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Implication of endothelial to mesenchymal cell transition in the development of healthy tissue injury during radiation therapy

Élodie Mintet has defended her thesis on 16th December 2015 at Fontenay-aux-Roses (France).​

Document type > *Mémoire/HDR/Thesis

Keywords >

Research Unit > IRSN/PRP-HOM/SRBE/L3R

Authors > MINTET Élodie

Publication Date > 16/12/2015


Fibrosis is identified as a chronic side effect occurring after radiotherapy treatment for abdominal-pelvic tumors in 5 to 10 % of patient. This pathological healing process is characterized by an excessive accumulation of extracellular matrix deposition synthesized by mesenchymal cells. Endothelial to mesenchymal transition (EndoMT), is a processes during which endothelial cells express mesenchymal markers in response to stress. EndoMT is identified as a new source of mesenchymal cells taking part to fibrosis development in patients suffered from inflammation bowel diseases and in a preclinical model. Then, this study focused on the potential participation of EndoMT in radiation-induced intestinal fibrosis and tried to identify new therapeutics targets.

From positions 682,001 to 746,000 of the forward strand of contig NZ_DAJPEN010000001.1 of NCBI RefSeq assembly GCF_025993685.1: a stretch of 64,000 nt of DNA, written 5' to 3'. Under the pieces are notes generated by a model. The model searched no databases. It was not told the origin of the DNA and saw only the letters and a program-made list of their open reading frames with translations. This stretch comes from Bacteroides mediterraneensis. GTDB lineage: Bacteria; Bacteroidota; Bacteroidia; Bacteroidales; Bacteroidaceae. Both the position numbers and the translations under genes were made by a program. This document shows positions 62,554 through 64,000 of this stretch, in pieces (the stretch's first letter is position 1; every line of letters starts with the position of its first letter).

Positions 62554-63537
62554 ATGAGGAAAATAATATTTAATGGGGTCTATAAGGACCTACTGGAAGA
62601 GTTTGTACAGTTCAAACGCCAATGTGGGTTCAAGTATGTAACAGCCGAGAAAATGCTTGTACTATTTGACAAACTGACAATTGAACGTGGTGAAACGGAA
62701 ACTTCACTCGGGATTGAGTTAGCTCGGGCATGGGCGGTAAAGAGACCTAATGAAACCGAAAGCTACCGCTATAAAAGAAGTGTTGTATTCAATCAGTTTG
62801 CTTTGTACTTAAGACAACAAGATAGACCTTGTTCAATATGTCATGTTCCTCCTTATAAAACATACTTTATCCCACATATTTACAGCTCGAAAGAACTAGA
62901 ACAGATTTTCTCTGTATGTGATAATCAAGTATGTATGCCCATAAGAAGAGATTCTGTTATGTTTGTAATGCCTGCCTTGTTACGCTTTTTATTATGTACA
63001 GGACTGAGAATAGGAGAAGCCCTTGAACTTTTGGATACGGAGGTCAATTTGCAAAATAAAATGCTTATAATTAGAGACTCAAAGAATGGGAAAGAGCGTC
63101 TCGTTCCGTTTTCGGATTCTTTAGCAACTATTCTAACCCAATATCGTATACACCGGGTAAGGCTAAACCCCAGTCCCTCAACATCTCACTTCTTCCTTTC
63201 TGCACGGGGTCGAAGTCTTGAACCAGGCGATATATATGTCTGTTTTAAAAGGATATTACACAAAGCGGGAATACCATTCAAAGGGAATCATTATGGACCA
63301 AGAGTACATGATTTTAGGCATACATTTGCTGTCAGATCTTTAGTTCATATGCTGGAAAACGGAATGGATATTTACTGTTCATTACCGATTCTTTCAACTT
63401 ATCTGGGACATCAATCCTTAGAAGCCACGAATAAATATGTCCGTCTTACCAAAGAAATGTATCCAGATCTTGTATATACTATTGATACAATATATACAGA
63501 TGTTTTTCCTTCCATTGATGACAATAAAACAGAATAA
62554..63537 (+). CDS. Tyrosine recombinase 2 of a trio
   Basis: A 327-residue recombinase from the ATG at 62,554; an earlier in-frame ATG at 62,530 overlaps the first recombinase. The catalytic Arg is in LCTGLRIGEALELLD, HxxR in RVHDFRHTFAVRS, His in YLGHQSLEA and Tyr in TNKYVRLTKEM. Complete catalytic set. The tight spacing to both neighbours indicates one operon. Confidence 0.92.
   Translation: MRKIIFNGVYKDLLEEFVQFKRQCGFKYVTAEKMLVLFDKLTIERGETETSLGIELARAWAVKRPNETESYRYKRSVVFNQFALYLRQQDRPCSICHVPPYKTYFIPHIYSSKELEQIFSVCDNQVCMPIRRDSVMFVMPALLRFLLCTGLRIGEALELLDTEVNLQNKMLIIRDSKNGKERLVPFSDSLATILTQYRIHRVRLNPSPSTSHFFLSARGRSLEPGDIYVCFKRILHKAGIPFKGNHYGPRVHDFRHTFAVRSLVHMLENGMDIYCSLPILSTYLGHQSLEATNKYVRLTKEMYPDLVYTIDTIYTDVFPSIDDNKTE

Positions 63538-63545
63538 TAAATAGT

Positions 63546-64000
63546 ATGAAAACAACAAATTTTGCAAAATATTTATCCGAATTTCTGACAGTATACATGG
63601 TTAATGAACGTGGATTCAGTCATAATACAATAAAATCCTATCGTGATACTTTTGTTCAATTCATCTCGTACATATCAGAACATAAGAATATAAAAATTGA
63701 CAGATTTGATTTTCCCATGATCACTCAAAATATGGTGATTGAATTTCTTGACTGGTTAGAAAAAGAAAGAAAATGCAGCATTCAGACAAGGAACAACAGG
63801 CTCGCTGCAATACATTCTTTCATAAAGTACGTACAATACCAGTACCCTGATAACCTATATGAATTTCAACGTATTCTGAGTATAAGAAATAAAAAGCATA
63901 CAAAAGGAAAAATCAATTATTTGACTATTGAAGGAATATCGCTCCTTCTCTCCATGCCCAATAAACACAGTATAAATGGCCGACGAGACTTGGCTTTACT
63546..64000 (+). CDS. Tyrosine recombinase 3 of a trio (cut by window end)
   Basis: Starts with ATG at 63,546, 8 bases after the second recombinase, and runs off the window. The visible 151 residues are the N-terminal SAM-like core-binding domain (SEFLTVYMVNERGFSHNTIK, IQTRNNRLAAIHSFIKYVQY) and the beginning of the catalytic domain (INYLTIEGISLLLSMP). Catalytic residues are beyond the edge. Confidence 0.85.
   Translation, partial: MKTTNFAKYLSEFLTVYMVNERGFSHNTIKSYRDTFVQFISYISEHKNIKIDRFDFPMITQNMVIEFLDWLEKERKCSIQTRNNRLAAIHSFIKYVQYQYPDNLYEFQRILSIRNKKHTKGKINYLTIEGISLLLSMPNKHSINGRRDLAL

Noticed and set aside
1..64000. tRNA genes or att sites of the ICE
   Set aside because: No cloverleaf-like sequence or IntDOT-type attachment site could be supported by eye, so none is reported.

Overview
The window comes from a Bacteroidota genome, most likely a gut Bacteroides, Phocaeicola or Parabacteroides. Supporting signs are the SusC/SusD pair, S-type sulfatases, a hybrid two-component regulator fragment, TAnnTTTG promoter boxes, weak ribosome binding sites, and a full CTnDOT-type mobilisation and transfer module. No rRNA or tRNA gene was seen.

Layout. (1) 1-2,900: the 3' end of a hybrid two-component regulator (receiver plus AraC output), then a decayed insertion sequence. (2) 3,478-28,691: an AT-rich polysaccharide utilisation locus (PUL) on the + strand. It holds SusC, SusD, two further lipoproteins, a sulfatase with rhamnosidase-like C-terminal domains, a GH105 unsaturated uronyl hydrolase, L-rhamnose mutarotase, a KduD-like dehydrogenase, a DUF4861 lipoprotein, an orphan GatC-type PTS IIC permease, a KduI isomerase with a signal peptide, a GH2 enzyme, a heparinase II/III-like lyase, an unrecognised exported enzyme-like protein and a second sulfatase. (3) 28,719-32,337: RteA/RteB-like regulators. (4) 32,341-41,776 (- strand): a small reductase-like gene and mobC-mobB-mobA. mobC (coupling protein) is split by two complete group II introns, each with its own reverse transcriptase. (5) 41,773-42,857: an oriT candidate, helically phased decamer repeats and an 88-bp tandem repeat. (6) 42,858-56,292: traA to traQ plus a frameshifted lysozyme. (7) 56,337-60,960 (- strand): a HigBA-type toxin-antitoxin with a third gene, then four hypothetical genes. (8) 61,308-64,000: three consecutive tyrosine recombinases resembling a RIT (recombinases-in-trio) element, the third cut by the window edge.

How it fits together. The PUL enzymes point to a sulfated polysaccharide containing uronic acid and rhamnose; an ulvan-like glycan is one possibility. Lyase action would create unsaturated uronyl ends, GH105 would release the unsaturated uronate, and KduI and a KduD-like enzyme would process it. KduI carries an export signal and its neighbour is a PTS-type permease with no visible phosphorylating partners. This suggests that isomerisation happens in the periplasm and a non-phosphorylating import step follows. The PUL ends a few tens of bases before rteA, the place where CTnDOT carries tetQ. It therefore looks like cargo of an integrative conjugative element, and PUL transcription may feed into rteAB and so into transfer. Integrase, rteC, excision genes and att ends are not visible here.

Interestingly, our results showed for the first time EndoMT in rectal tissue from patient who received radiotherapy. We used an in vivo approach by following the mesenchymal cells having an endothelial origin in a mouse model expressing the GFP under the control of an endothelial promoter, Tie2 (Tie2-GFP). Thereby, our results confirmed the existence of radiation-induced EndoMT in our preclinical model. In vitro characterization showed that radiation-induced a modulation of the endothelial phenotype through a mesenchymal profile, a hallmark of EndoMT.

In a second part, we focused on a potential molecular actor named Hey2. In this context, we generated a transgenic mouse model in which Hey2 gene expression is repress especially in the endothelial compartment and observed a decrease in radiation-induced mucosal damage. Our results highlighted that radiation-induced EndoMT process associated with Hey2 overexpression. Inhibiting Hey2 expression could represent a new therapeutic strategy.


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